It has been over 12 months since I posted last but in that time I have managed to get quite a lot done and undone. I decided to take a break from posting because I wanted to avoid sounding too instructive which was a comment I received. This year has had its issues with Covid – 19 and I spent a lot of time during the summer at the cabin clearing out trees so a driveway could be put in. Before that, my wife and I had to hike our supplies in. That meant lugging things over a 100 metres long uneven path and at our ages was becoming a bit much. I had to buy a new chainsaw because I burnt the old one out. The new one is better and I am more afraid of it than any other power tool.
So here is a tour. I started early last year (2020) putting in all the Styrofoam for the lower level which represents Owen Sound. Then I proceeded to install the roadbed and track for everything up to the point where the mainline entered the main Owen Sound Yard, just behind the Roundhouse. I stopped there so I could access the upper level to start scenery. I felt these steps were necessary so I could join the levels with the intended helix. This also meant clearing out part of the basement which is always good.
Going from right to left, the drawing shows the North Part of the Mainline with Passing Siding and Storage Track. The sidings and storage tracks are in magenta. A Supertest Oil Facility was located there as well. The Boarding Tracks were where they would hammer boards to the inside of the boxcars before they put the grain in them. There was a spur to Harrison’s Lumber and finally the tracks to service the Grain Elevator. People familiar with the prototype track setup will notice that there are two instead of three tracks at the Grain Elevator. I used modeller’s license of selective compression but I can install a third if I need to. All turnouts are powered with Tortoise and DPDT toggle switches. The LEDs in the panels are 3mm.
Before I could start the scenery at Park Head on the upper level, I remembered that it was rule of thumb to put in a backdrop first. I decided to make removable backdrops made of hard board cut into 16” strips 8 feet long. They have to be removeable for maintenance purposes. I used 2” x 2” wood spacers to project them out from the wall. They are mostly held in place with strips of Velcro. Note, do not cheap out and use the clone brands, they don’t hold up as well as the real Velcro. They were painted the same colour as a sky shot that I took at Park Head. Next I started to put in lighting under the upper shelf to add illumination to the lower level. These are inexpensive LED tubes. I started to lay track on the lower level so I would get an idea of where the helix would go. (And yes, that is the Starship Voyager behind the trees.)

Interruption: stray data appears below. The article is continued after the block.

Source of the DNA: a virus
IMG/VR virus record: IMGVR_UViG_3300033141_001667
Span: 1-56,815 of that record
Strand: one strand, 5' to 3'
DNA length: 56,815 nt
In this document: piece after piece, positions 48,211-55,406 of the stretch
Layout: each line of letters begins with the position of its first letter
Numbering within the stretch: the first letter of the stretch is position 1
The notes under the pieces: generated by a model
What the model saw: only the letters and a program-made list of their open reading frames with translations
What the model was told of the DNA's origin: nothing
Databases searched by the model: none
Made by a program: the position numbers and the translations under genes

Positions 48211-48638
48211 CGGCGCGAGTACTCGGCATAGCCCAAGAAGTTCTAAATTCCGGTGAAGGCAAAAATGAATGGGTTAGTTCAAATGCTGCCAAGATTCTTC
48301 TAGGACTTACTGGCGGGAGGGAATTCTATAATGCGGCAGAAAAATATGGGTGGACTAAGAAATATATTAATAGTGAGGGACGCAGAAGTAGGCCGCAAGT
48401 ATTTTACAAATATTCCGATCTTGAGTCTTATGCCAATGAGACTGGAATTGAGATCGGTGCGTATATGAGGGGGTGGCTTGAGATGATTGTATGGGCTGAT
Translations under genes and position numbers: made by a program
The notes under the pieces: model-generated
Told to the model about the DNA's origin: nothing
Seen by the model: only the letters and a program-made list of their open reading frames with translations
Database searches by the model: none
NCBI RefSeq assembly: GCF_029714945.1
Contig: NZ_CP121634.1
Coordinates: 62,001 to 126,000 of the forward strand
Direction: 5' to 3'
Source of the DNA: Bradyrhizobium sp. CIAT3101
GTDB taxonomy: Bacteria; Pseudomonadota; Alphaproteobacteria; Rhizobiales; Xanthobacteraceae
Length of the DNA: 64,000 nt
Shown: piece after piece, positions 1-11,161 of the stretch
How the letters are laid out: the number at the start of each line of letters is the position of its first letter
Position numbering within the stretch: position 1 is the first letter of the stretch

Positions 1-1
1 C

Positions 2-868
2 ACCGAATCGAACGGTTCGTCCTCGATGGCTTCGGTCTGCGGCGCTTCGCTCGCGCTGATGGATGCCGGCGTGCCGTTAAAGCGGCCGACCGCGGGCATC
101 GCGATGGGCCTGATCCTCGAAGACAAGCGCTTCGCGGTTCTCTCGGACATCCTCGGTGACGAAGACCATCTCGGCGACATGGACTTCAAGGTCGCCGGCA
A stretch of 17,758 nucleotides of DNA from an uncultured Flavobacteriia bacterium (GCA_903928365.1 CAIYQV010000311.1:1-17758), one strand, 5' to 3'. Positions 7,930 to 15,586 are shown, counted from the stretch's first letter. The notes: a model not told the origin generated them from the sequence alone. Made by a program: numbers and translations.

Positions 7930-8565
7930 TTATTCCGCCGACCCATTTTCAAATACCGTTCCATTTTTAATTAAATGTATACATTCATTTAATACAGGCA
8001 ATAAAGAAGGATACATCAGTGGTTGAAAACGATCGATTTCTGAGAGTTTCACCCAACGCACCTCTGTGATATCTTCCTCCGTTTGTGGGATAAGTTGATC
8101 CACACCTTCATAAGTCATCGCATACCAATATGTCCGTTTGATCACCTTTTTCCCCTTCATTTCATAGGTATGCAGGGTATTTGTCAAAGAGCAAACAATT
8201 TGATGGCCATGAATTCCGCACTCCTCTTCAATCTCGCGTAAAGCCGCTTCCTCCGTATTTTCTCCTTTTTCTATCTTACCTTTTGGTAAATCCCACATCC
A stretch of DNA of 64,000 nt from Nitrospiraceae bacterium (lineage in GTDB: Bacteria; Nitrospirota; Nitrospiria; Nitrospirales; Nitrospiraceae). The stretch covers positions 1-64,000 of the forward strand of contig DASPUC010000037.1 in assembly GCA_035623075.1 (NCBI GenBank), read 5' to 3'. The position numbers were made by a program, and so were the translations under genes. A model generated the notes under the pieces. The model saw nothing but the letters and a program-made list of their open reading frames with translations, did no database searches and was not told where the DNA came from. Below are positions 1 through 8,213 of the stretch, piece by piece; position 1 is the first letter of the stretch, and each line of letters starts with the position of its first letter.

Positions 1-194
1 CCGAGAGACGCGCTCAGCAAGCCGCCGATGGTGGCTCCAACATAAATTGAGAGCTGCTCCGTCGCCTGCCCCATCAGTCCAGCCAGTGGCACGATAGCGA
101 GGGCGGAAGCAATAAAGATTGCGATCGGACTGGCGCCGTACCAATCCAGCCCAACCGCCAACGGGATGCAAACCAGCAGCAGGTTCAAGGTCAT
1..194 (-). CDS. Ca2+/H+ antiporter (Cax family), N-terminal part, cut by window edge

I installed the benchwork and track for the North Part of the Owen Sound Yard which has the north passing siding and storage tracks where Supertest Oil was located. This is also where the lower level will connect to the helix.
Then the boarding tracks were put in where they put the boards on the inside of the boxcars before they filled them with grain. The control panels for the turnouts are placed as close a possible to where the turnouts are. The turnout control panel for the north end of the Passing Siding/Storage Track can be seen just behind the boxcars on the Boarding Tracks.
Next, the spurs to Harrison’s Lumber and the Grain Elevator were put in.
The Pottawatami River rough in and its bridge were installed after the track was laid. The Styrofoam and track were cut out. A piece of 0.060” plastic sheet was glued underneath the Styrofoam and sealed around the edges. It was not too hard. I used an Atlas HO bridge which I widened by splitting it down the middle and gluing a piece of brass sheet underneath. The bridge needed to be shortened as can be seen in the photos. Micro Mark HO Rivet decals were used. The ends were carefully airbrushed black. Pieces of styrene sheet were used to simulate the shoes under the ends of the bridge.
The helix is in. Yay! It was built to adjust and take apart if necessary. Wood is in short supply these days because it seems everyone is renovating with the Covid thing happening. It is also a lot more expensive! Unfortunately, the only 1/2 inch plywood I could get was construction grade, warped. I had to add stiffeners along the edges to make it straight. The only 1″x 2″ pine I could get was finished in white. Some extra spacers were put in place between levels to ensure straightness as well. The grade is about 2 percent. Most of my Pacifics will need weight added. When I built them, I did not add weight due to the fact that they were only running on my level S Scale Workshop Modules. I should have planned ahead. CNR 5580 has been weighted and will now pull a 3 or 4 car passenger train up the grade well enough. This is about as long as the usual southbound prototype train was so I am in the clear there. Of course, the diesels have no problem with the grade! I may add another level and lessen the grade using shorter spacers but that is when I can go outside and use the chop saw. Then again, if it ain’t broke, don’t fix it!
I am getting used to the helix. It is kind of like watching a train go continuously around a Christmas Tree. Maybe next year I will put a tree in the middle during the holiday season.
The next instalment will be upper level scenery. Cheers, until next time and do stay safe.